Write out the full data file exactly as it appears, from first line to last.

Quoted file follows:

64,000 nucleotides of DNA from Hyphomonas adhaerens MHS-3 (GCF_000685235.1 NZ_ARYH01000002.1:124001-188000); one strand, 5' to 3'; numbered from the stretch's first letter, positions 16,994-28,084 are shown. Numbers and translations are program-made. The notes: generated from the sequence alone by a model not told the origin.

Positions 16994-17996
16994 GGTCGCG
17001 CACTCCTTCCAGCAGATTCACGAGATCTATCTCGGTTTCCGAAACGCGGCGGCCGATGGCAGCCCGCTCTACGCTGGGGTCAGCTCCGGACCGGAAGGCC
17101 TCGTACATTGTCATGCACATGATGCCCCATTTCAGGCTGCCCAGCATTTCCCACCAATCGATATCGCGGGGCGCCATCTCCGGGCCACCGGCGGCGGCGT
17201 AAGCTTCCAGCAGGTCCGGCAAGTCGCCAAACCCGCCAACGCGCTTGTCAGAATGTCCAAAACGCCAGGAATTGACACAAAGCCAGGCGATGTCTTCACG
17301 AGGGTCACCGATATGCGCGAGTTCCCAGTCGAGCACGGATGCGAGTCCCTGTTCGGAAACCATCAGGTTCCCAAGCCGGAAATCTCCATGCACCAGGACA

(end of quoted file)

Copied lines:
64,000 nucleotides of DNA from Hyphomonas adhaerens MHS-3 (GCF_000685235.1 NZ_ARYH01000002.1:124001-188000); one strand, 5' to 3'; numbered from the stretch's first letter, positions 16,994-28,084 are shown. Numbers and translations are program-made. The notes: generated from the sequence alone by a model not told the origin.

Positions 16994-17996
16994 GGTCGCG
17001 CACTCCTTCCAGCAGATTCACGAGATCTATCTCGGTTTCCGAAACGCGGCGGCCGATGGCAGCCCGCTCTACGCTGGGGTCAGCTCCGGACCGGAAGGCC
17101 TCGTACATTGTCATGCACATGATGCCCCATTTCAGGCTGCCCAGCATTTCCCACCAATCGATATCGCGGGGCGCCATCTCCGGGCCACCGGCGGCGGCGT
17201 AAGCTTCCAGCAGGTCCGGCAAGTCGCCAAACCCGCCAACGCGCTTGTCAGAATGTCCAAAACGCCAGGAATTGACACAAAGCCAGGCGATGTCTTCACG
17301 AGGGTCACCGATATGCGCGAGTTCCCAGTCGAGCACGGATGCGAGTCCCTGTTCGGAAACCATCAGGTTCCCAAGCCGGAAATCTCCATGCACCAGGACA